Financial Life Design

Mana Moments

Sharing our thoughts with you…

Sign up for the Mana Moments Newsletter here.


The Surprisingly Easy Way to Grow Any Relationship


Money exposes the gamut of our psychology -- fears, anxieties and stresses bubble to the surface pretty quickly with most clients we work with. But even financial planners can grapple with the difficulty of money and all the feelings that come with it, especially when it comes to romantic relationships.

cristina-matt-wedding 100-web-481.JPG

About one year ago, my now-husband and I were newly engaged and each of us was trying to figure out what we wanted the next stage of our professional lives to look like. I was a month away from sitting for the CERTIFIED FINANCIAL PLANNER™ exam and wanted to so badly to quit my big corporate job. My fiance was directing and then editing his next big documentary series. We were stressed and ill-tempered, many aspects of our life together were being sacrificed because of how ‘busy’ we were allowing ourselves to get. One day, my exhausted state combined with all the frustration I had felt from feeling disconnected from him and the stress I felt for not knowing what the future held resulted in an all-out screaming match. I lashed out at him for no apparent reason. The moment the words escaped my lips, I regretted it. Inside I asked myself - “Cristina, why are you taking all your anger out on the person you’re feeling disconnected from?” Outside, I didn’t care what my heart was saying - it felt good to release. It didn’t make any logical sense.

According to psychologist Steven Stosny, Ph.D., “Disconnection occurs most frequently in intimate relationships when fear or anxiety in one causes a sense of inadequacy in the other.” In the moment, I was feeling disconnected and afraid. I was afraid that we’d both leave our steady paychecks at the same time, I was anxious that I wasn’t going to pass my big test, I was terrified that he’d leave me because I wasn’t being a good partner. In lashing out, I never took the time to understand what he was feeling.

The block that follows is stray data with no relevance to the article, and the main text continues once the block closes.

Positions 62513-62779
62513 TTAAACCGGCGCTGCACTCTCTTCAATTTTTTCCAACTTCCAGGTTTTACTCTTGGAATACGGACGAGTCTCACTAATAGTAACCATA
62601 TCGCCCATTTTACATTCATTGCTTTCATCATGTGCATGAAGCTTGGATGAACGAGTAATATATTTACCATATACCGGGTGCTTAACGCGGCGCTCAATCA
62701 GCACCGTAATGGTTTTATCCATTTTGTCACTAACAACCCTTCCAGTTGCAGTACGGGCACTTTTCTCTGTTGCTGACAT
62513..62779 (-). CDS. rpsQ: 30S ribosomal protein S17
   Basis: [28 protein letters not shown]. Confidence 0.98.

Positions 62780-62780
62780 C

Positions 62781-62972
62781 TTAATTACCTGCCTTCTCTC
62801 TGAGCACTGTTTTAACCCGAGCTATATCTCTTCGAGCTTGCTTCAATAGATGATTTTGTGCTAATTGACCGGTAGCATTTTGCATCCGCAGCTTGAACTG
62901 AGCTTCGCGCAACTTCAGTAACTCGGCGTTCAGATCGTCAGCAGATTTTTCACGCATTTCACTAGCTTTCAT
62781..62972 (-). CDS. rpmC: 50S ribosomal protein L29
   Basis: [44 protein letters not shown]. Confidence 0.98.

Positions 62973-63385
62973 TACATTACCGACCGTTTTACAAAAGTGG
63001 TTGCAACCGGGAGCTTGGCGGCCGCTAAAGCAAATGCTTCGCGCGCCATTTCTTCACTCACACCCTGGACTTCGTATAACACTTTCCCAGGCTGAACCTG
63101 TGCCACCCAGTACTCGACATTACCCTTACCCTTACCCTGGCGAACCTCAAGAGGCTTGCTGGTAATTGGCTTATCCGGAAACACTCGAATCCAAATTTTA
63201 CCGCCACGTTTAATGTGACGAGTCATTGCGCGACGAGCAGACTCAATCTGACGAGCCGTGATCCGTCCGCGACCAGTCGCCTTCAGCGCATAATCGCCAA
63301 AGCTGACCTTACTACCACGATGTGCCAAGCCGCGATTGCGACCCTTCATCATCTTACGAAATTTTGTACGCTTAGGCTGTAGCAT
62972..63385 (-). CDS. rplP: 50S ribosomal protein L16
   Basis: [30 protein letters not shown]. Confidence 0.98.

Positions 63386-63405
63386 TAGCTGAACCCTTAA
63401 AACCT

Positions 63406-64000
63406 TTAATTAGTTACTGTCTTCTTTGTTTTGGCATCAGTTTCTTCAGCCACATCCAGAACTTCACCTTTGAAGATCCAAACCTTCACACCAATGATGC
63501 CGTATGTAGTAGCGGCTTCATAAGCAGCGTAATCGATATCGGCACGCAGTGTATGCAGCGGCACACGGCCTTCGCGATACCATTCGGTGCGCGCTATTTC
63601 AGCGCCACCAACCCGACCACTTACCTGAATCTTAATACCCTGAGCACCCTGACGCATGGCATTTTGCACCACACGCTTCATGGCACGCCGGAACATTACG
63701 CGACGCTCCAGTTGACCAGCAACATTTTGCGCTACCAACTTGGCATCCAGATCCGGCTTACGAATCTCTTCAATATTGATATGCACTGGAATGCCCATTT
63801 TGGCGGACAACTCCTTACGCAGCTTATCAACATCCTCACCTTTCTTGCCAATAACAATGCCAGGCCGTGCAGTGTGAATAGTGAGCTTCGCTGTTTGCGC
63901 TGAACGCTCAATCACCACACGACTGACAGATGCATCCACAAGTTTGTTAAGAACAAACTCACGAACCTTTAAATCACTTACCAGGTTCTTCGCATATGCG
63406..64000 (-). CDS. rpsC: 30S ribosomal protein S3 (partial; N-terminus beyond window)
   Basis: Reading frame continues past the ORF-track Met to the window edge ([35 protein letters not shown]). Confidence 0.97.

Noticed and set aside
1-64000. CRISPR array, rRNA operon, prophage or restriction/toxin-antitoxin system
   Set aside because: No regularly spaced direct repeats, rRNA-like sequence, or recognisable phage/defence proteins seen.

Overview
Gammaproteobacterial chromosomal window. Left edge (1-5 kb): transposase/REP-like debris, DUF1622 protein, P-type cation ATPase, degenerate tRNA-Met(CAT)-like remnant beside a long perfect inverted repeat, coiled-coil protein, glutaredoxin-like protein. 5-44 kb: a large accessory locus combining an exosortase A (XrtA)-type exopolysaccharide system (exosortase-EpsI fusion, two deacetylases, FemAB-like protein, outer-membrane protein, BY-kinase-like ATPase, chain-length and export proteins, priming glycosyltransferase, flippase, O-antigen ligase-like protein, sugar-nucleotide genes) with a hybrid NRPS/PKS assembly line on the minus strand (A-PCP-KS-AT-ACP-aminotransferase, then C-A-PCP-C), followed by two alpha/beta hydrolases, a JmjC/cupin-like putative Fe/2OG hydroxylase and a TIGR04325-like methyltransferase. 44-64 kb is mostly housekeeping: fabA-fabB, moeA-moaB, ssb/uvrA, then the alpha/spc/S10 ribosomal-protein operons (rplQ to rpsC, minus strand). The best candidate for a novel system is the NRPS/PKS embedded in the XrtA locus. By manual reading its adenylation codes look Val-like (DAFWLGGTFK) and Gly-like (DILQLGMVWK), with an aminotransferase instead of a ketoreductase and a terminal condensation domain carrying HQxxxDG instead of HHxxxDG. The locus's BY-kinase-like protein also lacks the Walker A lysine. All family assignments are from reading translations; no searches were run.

Studies have shown time and time again that money is a leading source of fights in relationships and is one of the main reasons why couples get divorced. A recent study revealed that one third of Americans who are married or are in a serious relationship report money causing the most stress in their relationship. As financial life planners, we know that reasons why couples don’t talk about money can vary. There can be extreme feelings of pain, shame or fear that come with money. We’d argue, however, that the more your money stays in the shadows, these negative feelings you’ve come to associate with it will compound.

After our big blowout fight, I am lucky to have had a more level-headed partner who worked with me to create a habit that, one year later, has become one of the rituals we most look forward to in our week: our weekly check-in. Our weekly check-in gives us a time to vent and, most importantly, it’s a time to communicate our love and support for the other. Each week, we set aside ten minutes of our time to ‘check in’ with each other. We reserve the right to create a safe space to talk about anything during these check-ins - from money and sex to our hopes and our biggest regrets. Since the weekly ‘check-ins’ have started, our relationship has blossomed - I’ve never felt so close to anyone in my life.

Our structure for our weekly check-ins is simple:

  • Appreciations : What I appreciated about you this week

  • Constructive Feedback: When you did this, it made me feel ________

  • Acceptance: Accept the feedback, with understanding

  • Commitments: Next time, I will modify my behavior so it’s less hurtful/annoying/painful to you

  • One Word Closer: Finish off on a strong note, with one word that encapsulates what you’re looking forward to for the next week

The week can get busy. There may be late nights working, dinners out, kids to take care of - or maybe all of these things. For most of us, without consciously thinking about it, a week can go by without having told our partner how much they mean to us. Stress about money can compound the already heavy weight you bear, but when you’re with a partner, it doesn’t need to be just yours to bear. Sharing with your partner can lighten the weight you feel and open up endless potential for your relationship. One year in, I can proudly say that the weekly check-in has been the most surprisingly easy way we’ve grown our relationship.